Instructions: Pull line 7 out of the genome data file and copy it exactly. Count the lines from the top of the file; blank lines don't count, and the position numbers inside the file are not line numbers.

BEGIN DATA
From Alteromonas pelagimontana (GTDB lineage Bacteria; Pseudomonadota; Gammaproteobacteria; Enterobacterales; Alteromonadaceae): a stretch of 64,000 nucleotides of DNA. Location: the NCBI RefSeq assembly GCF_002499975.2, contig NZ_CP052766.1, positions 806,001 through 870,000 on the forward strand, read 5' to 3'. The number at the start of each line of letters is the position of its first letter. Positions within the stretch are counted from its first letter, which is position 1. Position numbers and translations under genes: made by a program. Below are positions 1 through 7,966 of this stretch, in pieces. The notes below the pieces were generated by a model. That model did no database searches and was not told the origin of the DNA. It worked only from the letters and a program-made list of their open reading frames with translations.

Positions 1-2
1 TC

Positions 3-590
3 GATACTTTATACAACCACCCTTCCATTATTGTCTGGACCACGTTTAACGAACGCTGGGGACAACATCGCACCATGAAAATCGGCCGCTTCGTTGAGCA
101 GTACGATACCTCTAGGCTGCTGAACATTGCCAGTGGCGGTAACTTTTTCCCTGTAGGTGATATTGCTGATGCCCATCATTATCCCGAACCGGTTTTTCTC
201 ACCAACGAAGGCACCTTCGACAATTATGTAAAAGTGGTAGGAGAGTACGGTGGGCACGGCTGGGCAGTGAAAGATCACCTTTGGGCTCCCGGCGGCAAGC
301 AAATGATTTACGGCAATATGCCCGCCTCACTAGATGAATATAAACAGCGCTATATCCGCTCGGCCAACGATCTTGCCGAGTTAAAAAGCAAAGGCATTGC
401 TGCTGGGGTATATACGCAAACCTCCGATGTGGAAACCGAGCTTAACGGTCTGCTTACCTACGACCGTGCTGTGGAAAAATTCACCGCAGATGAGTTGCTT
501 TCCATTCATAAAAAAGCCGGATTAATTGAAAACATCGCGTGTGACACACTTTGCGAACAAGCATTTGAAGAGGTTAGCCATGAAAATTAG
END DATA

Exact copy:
201 ACCAACGAAGGCACCTTCGACAATTATGTAAAAGTGGTAGGAGAGTACGGTGGGCACGGCTGGGCAGTGAAAGATCACCTTTGGGCTCCCGGCGGCAAGC